Remember Keanu Reeves? He used to be a popular actor who made his name in basically every film genre. From the Bill and Ted movies to Speed to The Matrix, the man was certainly a bankable film star. Unfortunately, in the last decade or so, he has experienced something of a decline in the quality of his roles. The worst came in 2008 with the dismalThe Day the Earth Stood Still remake. Mr. Reeves had made a career relying on his wooden persona but this was just the worst. Similar criticism can be said for Generation Um…, an independent cinematic mess and his latest debacle now out in a limited theatrical release and on Video on demand (VOD).
Generation Um… is a rather simple story focusing on three lost souls. John (Keanu Reeves) is a man in his 40s who never smiles and seems to be in a perpetual state of loneliness. His flat affect is soothed however by the presence of two prostitutes whom he drives around Manhattan on jobs. Mia (Adelaide Clemens) and Violet (Bojana Novakovic) are the two women in John’s life and who also appear to be his only friends. The film follows these three individuals around town in a pointless attempt to tell an interesting story. The story isn’t interesting and the audience is left scratching their heads, waiting for the point to come.
In the 90s, Keanu Reeves was on fire. He was an attractive leading man who starred in two of the action genre’s greatest films. Speed and The Matrix catapulted Reeves to super stardom. Then again, any tall, good-looking actor could have snagged that leading role status. Fast-forward to today and you have Generation Um…, an unnecessary feature-length snooze fest which is both boring and pointless.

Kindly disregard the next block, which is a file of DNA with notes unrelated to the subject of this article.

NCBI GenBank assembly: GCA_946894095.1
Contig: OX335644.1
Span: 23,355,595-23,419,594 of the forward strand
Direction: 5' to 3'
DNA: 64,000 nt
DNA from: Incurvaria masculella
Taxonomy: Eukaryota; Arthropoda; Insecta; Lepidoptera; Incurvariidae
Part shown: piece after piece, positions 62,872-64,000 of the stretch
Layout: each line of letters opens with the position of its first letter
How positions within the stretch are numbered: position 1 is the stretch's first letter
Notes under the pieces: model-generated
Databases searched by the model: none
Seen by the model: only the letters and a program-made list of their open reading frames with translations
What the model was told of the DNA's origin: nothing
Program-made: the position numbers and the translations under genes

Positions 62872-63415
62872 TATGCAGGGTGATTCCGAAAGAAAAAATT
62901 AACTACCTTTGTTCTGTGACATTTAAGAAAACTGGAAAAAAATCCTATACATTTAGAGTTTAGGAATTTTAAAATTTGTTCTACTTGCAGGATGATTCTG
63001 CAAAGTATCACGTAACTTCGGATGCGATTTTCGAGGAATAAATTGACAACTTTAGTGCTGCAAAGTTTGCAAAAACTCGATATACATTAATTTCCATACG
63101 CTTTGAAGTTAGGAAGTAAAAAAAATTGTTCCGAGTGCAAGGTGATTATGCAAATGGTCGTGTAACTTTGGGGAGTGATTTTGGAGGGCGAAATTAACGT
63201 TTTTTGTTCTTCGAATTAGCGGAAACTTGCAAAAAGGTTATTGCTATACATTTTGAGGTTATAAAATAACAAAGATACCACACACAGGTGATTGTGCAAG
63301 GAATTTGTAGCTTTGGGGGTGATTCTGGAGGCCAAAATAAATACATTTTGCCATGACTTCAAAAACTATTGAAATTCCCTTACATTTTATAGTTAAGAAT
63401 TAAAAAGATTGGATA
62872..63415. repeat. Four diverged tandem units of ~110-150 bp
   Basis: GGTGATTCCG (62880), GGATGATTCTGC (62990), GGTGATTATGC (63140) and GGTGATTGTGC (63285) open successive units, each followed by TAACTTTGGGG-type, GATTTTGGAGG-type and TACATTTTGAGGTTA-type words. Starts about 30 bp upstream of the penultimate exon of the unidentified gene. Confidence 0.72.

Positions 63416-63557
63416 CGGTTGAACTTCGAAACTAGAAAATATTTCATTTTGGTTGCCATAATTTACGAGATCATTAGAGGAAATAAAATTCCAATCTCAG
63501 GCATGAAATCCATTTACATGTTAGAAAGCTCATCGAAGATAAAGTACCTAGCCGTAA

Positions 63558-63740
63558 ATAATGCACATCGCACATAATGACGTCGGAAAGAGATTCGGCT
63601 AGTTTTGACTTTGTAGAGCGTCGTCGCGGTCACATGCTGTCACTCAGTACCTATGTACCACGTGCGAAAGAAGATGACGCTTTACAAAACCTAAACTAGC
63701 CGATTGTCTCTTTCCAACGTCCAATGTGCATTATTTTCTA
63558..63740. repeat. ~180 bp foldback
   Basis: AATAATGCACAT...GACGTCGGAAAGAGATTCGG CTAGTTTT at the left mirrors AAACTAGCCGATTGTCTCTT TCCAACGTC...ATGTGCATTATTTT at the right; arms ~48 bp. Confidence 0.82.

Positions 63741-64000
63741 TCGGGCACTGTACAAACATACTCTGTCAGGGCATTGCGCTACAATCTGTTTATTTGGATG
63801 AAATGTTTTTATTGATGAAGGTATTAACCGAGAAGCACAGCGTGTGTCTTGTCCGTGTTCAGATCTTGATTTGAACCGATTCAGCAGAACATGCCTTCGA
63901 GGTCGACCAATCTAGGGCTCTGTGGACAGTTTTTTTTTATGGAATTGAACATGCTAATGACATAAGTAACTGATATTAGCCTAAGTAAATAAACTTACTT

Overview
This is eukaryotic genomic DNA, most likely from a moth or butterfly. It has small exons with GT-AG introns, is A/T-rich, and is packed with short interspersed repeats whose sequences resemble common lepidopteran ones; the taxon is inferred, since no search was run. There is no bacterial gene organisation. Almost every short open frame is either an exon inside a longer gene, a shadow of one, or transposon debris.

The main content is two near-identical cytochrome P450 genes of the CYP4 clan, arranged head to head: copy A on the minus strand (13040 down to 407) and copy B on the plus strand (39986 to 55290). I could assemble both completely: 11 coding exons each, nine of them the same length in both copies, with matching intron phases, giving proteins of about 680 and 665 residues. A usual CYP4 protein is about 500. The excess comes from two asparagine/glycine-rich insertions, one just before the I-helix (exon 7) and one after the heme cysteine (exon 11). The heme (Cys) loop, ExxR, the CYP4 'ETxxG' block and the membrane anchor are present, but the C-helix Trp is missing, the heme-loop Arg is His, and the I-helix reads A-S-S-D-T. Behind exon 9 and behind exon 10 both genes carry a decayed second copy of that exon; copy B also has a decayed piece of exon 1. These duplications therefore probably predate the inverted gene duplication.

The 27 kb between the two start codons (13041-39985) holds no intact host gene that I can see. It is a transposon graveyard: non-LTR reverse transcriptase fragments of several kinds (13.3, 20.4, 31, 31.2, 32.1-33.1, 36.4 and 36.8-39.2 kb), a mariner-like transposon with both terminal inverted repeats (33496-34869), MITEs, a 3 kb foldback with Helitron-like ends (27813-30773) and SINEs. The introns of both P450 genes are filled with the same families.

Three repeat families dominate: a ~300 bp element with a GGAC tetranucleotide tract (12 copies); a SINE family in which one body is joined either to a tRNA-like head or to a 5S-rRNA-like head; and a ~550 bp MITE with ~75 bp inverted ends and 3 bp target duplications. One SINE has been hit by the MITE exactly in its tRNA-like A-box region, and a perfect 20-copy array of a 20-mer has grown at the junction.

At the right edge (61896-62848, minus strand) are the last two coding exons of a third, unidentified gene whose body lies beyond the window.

Indie films pride themselves on being gritty, real and honest. They have low budgets, strong performances and feel as though they are really happening. Generation Um… tries very hard to follow in previous indies’ footsteps but the results are just laughably bad. The film’s initial attraction was the appearance of Reeves as the main lead but unfortunately, his presence here is wasted and downright lame.
The film’s other two stars actually manage to elevate the film though not very far past the first floor. They are Adelaide Clemens (Silent Hill: Revelation 3D, X-Men Origins: Wolverine) and Bojana Novakovic (Devil, Edge of Darkness). These two beauties are the main highlight ofGeneration Um… They are sexy and smart and provide the film with interesting character personalities. They play off of Reeves and provide for him some much needed stimulation.
The shaky camerawork and the New York City backdrop have been done many times before but hey, what better backdrop is there than the streets of Manhattan. Reeves spends the film walking the sidewalks and driving the streets. His journey throughout the film is to find his soul and it’s questionable if he ever does find it. Mia and Violet seem to be the only worthwhile aspects in his life.
Clocking in at a painful 97 minutes, Generation Um… should have been um… a lot shorter. There are scenes in the film that drag and moments that will make you cringe. While attending a screening in New York, a number of audience members actually got out of their seats and left. The film was that bad, however this reviewer stayed and waited for the film to get better. Sadly, it didn’t and the same pointless and meandering drivel continued to get projected on the screen.
Hopefully, Adelaide Clemens and Bojana Novakovic will continue to star in feature films because they are absolutely wonderful. They each possess the perfect combination of brains and beauty and are very talented. Reeves on the other hand has gone downhill and the charm he possessed in the 90s is sadly, nowhere to be seen. Generation Um… isn’t very good but it may be worth your time if you want to see two strong performances from Clemens and Novakovic.